Linked by Thom Holwerda on Fri 3rd Mar 2017 11:06 UTC

Apple is losing its grip on American classrooms, which technology companies have long used to hook students on their brands for life.

Over the last three years, Apple's iPads and Mac notebooks - which accounted for about half of the mobile devices shipped to schools in the United States in 2013 - have steadily lost ground to Chromebooks, inexpensive laptops that run on Google's Chrome operating system and are produced by Samsung, Acer and other computer makers.

Mobile devices that run on Apple's iOS and MacOS operating systems have now reached a new low, falling to third place behind both Google-powered laptops and Microsoft Windows devices, according to a report released on Thursday by Futuresource Consulting, a research company.

That's got to sting. Out of the many reasons why ChromeBooks are way more successful than iPads in classrooms - they are cheaper, easier to manage, and so on - this is the one you're going to need to remember:

Then there is the keyboard issue. While school administrators generally like the iPad’s touch screens for younger elementary school students, some said older students often needed laptops with built-in physical keyboards for writing and taking state assessment tests.

My oh my, I wonder what Apple could do to remedy this.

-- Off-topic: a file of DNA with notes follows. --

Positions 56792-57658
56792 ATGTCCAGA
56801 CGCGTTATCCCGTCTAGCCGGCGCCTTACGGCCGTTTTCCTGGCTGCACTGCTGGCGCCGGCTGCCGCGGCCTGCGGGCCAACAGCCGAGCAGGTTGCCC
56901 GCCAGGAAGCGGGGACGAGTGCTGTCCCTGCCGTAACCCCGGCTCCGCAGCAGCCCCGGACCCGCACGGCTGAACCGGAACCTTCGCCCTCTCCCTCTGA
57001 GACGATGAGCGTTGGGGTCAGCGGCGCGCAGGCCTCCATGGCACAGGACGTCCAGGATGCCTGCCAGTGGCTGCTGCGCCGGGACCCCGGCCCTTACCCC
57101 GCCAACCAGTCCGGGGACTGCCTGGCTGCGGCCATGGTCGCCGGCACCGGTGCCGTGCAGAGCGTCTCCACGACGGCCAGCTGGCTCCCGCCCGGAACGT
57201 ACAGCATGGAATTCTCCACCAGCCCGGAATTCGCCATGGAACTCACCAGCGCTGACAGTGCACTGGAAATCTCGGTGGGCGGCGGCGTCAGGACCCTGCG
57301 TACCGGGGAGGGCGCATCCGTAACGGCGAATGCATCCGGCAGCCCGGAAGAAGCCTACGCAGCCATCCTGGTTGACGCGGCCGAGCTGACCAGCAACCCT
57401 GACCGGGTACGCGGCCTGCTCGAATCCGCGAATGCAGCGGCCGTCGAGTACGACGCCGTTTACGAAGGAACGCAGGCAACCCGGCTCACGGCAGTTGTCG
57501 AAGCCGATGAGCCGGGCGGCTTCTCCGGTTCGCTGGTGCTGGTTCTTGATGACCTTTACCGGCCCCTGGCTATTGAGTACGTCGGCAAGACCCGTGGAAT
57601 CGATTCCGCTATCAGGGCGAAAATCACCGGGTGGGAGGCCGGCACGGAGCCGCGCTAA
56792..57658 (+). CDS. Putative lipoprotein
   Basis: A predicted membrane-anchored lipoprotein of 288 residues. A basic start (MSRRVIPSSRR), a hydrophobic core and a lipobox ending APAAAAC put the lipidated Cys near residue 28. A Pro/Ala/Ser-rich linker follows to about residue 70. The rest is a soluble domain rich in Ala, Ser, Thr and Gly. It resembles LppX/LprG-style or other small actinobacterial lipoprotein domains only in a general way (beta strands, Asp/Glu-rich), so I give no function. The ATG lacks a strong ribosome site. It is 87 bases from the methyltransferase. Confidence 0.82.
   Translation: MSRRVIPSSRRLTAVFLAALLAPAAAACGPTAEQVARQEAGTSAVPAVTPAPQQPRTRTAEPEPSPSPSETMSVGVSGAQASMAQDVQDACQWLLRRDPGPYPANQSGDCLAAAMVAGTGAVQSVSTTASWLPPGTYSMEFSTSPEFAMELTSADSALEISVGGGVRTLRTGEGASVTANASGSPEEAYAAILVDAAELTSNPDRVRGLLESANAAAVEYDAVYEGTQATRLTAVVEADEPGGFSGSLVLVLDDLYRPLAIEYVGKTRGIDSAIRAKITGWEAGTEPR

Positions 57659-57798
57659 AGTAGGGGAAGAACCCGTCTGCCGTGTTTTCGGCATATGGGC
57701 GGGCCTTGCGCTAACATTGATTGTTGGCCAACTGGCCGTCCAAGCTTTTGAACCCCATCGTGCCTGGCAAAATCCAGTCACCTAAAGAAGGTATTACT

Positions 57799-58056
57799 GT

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It is expected
by cranfordio on Fri 3rd Mar 2017 13:55 UTC
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Having worked IT in public schools, and now for a private school, this doesn't surprise me. The district I worked for viewed a computer for only two purposes, browsing the web and typing papers. They never viewed using a computer for anything beyond that like programming, video/audio production, etc. So for them it is about how can they allow students to browse the web and type a paper for the least amount of money and Chromebooks are the best solution.

The private school I work at now, much more than just browsing the web and typing papers is being done. They do programming and video/audio production, but there is also robotics, website development (every student from third grade on creates their own website that they update thought their schooling that has a portfolio of all of their work), magazine publishing, and whatever else the students can come up with. Then there are students that create amazing projects. One group of students made a baseball, that, when thrown or hit, would transmit it's velocity and other information back to a computer for analysis. Another group of students created a fencing area (I don't remember what they are called) that will recreate the entire match on a computer and pick up on millisecond differences in contact. These two projects were done by middle school students just this year.

While we have tried to use Chromebooks they have fallen far short of what our students have come to expect from a computer. We allow students a choice of computers, Mac or PC running Windows, and the Mac is chosen about 85% of the time. Those two projects were both done on Macs, though I know without a doubt they could have been as easily done on a PC running Windows or Linux, but not Chromebooks or iPads.

I guess it really comes down to what the school/district is wanting the student to try and accomplish with their computer.

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